It was way out of our comfort zone but we got through our first online symposium on 4th and 5th March with relatively few hiccoughs. I am a member of the organising committee so hardly impartial, but it was great (even though it was online), it was refreshing and we didn’t make complete fools of ourselves with the tech!
We heard multiple perspectives on internationalisation and intercultural communication, which opened our eyes to the realities of 21st century higher education. Panelists included educators and researchers, university students and staff, together with practising professionals, who participated in the three main symposium themes:
- Quality and internationalisation
- Teaching and learning intercultural, global and professional competencies
- Best teaching practice
Dr Patrick Studer, Zurich University of Applied Sciences, gave an inspiring keynote speech, alerting us to the challenges of internationalisation in society (macro level), in higher education (meso level) and in the classroom (micro level). This all-encompassing introduction provided an excellent backdrop for the ensuing symposium talks, with several panellists referring back to Dr Studer’s framework throughout the symposium.
Marina Casals (URV) and Joan Masnou discussed institutional strategies, both emphasising that successful internationalisation means giving everyone opportunities for training and inclusion in the internationalisation process. Guzman Mancho-Barés (UdL) and David Block (UPF) focused on internationalisation in the university classroom and presented their qualitative study on the use of oral presentation rubrics, not by language teachers but by engineering lecturers using English-Medium Instruction (EMI).
The second block of the symposium turned to online initiatives, beginning with Luana Ferreira (Deusto) and a task-sequencing approach to supporting students in developing intercultural competence online. She was followed by Sharon Williams (Coventry), Joan Bertan, Niina Valtaranta (Häme University of Applied Sciences,) and Charleen Chen, who showcased collaborative online international learning (COIL) projects in Biomolecular Analysis and Engineering. Students reported benefits in all of these projects, despite some challenges for themselves and the teachers. Francisco Javier Montiel brought the fuzziness of intercultural competence into the discussion, compelling us to think carefully about diversity, how it has been handled over the years and evaluating the success of different types of practices. The day ended with a round table hosted by Àngels Pinyana with Montse Bosch, of Vic City Council, Naroa Castro, a trainee teacher, and Adriana Panadès, a strategic account manager, who gave lively examples of intercultural incidents from their everyday lives, bringing home the importance of intercultural training and implementation, which according to Javier Montiel, still falls short in addressing diversity in today’s society.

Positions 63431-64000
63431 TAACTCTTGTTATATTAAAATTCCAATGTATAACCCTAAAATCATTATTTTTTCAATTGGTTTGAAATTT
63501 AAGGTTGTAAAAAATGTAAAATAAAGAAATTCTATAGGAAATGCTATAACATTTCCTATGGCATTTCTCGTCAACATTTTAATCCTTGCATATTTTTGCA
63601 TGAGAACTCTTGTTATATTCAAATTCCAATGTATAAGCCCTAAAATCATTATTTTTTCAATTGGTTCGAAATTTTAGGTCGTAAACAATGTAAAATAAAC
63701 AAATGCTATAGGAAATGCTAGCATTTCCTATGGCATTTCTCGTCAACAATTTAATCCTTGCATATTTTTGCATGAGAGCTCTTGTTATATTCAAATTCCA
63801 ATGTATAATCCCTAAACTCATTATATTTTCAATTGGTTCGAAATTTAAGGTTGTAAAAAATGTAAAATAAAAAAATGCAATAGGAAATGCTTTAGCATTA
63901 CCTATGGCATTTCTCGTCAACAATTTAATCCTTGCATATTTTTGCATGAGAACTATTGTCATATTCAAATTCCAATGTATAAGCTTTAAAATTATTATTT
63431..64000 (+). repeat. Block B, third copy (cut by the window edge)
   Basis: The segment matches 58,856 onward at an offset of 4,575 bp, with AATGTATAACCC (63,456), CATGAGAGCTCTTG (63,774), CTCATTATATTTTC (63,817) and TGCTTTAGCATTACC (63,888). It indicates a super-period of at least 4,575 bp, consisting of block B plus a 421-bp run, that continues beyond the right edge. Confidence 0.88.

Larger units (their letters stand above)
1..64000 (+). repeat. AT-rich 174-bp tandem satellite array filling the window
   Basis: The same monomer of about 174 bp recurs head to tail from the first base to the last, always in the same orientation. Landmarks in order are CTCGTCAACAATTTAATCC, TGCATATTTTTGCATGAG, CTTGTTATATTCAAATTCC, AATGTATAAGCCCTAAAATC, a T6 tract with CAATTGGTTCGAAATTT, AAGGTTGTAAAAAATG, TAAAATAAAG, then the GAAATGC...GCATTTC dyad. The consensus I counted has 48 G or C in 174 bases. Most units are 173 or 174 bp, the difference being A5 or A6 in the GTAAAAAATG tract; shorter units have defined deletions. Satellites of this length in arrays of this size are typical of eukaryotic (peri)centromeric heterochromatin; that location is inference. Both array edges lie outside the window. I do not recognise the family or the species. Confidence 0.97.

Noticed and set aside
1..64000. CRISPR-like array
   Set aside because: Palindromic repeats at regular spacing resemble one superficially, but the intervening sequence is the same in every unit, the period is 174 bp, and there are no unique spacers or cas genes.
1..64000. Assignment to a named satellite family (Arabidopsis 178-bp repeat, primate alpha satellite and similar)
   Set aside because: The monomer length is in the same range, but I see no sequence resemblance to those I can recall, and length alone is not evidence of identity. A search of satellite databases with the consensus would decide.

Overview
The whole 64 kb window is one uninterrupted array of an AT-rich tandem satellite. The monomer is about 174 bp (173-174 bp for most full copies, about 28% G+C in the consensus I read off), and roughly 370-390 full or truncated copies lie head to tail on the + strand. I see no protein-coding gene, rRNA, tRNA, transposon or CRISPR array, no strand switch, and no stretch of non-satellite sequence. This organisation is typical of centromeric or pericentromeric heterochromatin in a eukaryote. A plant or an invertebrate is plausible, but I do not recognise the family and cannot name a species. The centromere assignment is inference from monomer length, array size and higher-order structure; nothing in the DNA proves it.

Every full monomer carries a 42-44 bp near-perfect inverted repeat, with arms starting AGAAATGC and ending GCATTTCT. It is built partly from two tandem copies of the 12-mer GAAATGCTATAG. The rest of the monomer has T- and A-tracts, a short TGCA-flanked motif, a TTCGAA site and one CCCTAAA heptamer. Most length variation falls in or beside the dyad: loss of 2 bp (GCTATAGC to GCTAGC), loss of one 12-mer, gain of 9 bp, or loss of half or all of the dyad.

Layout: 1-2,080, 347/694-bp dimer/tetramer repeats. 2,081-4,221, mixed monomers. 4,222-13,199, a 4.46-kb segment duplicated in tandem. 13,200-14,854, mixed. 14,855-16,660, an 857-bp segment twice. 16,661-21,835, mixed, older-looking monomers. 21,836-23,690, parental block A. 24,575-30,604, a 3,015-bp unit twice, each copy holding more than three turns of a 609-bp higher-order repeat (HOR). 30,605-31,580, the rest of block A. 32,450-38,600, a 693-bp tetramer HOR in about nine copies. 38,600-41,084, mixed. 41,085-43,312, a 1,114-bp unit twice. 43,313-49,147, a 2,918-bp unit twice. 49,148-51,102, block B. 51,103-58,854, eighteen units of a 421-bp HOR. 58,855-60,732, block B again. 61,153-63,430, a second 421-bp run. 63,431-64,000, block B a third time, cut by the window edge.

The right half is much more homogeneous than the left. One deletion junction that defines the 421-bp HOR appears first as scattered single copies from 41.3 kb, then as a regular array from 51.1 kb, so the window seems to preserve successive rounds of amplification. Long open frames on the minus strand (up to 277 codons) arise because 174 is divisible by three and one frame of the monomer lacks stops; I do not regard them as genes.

Best teaching practices for intercultural competencies were outlined by Anna Gómez-Mundó and Caterina Sugranyes (URL). Anna discussed the value of an intercultural, social approach in teaching the local language, Catalan, to migrants in Vic, and Caterina presented EUDOIT, an online multilingual tool for helping learners rapidly gain an A1 level in a new language by building on their existing language knowledge. Both presentations argued for learner-driven teaching and learning processes and taking socio-cultural and sociolinguistic backgrounds into consideration for positive gains in academic achievement. Marta Fernández-Villanueva (UB) and Marta Panadès (UB) discussed the use of scenarios for intercultural training and the symposium was wrapped up by Lucrecia Keim, Àngel Raluy, Àngels Pinyana and myself, with a presentation on the status of intercultural training at UVic. We concluded that we need to keep a critical eye on internationalisation processes in higher education, push for more intercultural training across disciplines, not only for better employability but also as a key life skill, and promote online international projects for more inclusion, sustainability and development of soft skills.
So, newbies we are no longer. We are truly initiated into the world of virtual events, we being Lucrecia Keim, chief organiser and inspiration for the symposium, Joan Masnou, Àngels Pinyana, Àngel Raluy, Gemma Delgar, Marta Brugera. Thanks too to the UVic University Teaching and Educational Technology Unit (UDUTE). We got some positive feedback from participants, which always gives the ego a little boost and starts you thinking about what the next project will be or whether to publish. So watch this space!
If you are interested in any of the topics we covered at the symposium and would like to know more, please contact email@example.com.